Visiting my pen pal in Switzerland was the first major trip I took on my own. We also traveled to France and Luxembourg. It was wonderful to meet her family, and experience the different landscapes of countries. Photography is one of my main passions, and visiting a new place is always inspiring for me. I have also visited my other pen pals in Japan, Germany, England and New York. This summer I plan to meet pen pals in Europe and explore more countries. Through writing pen pals I have been able to hear about the experience of growing up in a different country; their politics, experience with their families and surroundings. Among the differences I have found many commonalities.
My interests have also grown through my correspondence with pen pals. Trading mix CDs has introduced me to many bands that I now consider favorites. Trading art has also been inspiring. My interest in feminism has been enhanced by writing to pen pals. I became more interested in feminism after finding out about riot grrrl (feminist punk). Pen pals introduced me to riot grrrl bands, and one sent me a binder of Kathleen Hanna's writing. She is a co-creator of the movement, and incredibly influential for me.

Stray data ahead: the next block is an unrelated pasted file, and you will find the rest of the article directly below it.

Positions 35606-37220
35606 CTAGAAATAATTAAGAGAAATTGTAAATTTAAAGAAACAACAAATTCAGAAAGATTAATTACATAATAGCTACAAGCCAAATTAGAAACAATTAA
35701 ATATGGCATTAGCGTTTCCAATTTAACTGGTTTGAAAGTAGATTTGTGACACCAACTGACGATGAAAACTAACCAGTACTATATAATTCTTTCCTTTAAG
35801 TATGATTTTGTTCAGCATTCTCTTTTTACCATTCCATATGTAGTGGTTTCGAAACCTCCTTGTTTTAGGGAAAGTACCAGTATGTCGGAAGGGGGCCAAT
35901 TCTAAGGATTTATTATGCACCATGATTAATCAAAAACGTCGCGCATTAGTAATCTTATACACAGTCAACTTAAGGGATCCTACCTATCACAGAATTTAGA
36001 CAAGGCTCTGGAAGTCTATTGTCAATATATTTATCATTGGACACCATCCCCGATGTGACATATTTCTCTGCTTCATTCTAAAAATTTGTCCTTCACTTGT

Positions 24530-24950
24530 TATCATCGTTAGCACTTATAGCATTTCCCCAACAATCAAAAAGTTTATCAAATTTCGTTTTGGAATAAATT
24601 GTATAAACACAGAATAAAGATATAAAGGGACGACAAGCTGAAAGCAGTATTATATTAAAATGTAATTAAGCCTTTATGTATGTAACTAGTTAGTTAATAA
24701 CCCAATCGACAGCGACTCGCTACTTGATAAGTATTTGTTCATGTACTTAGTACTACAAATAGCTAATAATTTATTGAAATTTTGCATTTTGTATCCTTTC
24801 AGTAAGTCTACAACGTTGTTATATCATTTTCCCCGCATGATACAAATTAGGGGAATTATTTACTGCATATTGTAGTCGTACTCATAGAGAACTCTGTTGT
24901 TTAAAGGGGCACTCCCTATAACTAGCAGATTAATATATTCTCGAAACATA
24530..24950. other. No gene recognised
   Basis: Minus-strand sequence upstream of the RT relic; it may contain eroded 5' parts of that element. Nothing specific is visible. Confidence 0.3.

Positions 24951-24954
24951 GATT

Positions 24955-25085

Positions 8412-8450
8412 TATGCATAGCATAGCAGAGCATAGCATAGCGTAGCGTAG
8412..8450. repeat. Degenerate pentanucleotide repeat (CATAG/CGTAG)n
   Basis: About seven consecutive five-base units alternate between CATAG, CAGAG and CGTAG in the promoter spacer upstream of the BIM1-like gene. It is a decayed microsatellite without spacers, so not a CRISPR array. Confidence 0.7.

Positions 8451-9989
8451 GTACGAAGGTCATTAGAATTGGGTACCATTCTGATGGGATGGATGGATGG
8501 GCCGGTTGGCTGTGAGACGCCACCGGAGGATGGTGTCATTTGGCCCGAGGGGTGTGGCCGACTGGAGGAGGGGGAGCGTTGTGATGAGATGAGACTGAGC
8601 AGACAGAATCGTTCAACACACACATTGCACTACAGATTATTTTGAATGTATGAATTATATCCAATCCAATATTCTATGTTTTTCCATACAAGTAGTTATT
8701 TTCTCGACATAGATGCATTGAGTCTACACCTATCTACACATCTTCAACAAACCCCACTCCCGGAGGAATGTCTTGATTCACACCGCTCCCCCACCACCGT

Writing letters to pen pals has become part of my identity. The friendships are also portable. I moved from California to Massachusetts for college. It's reassuring that I still have a system of support from my pen pals. regardless of my location. I often fall behind on letters during school, but I'm committed nonetheless. I can't foresee not having a letter to respond to in the future.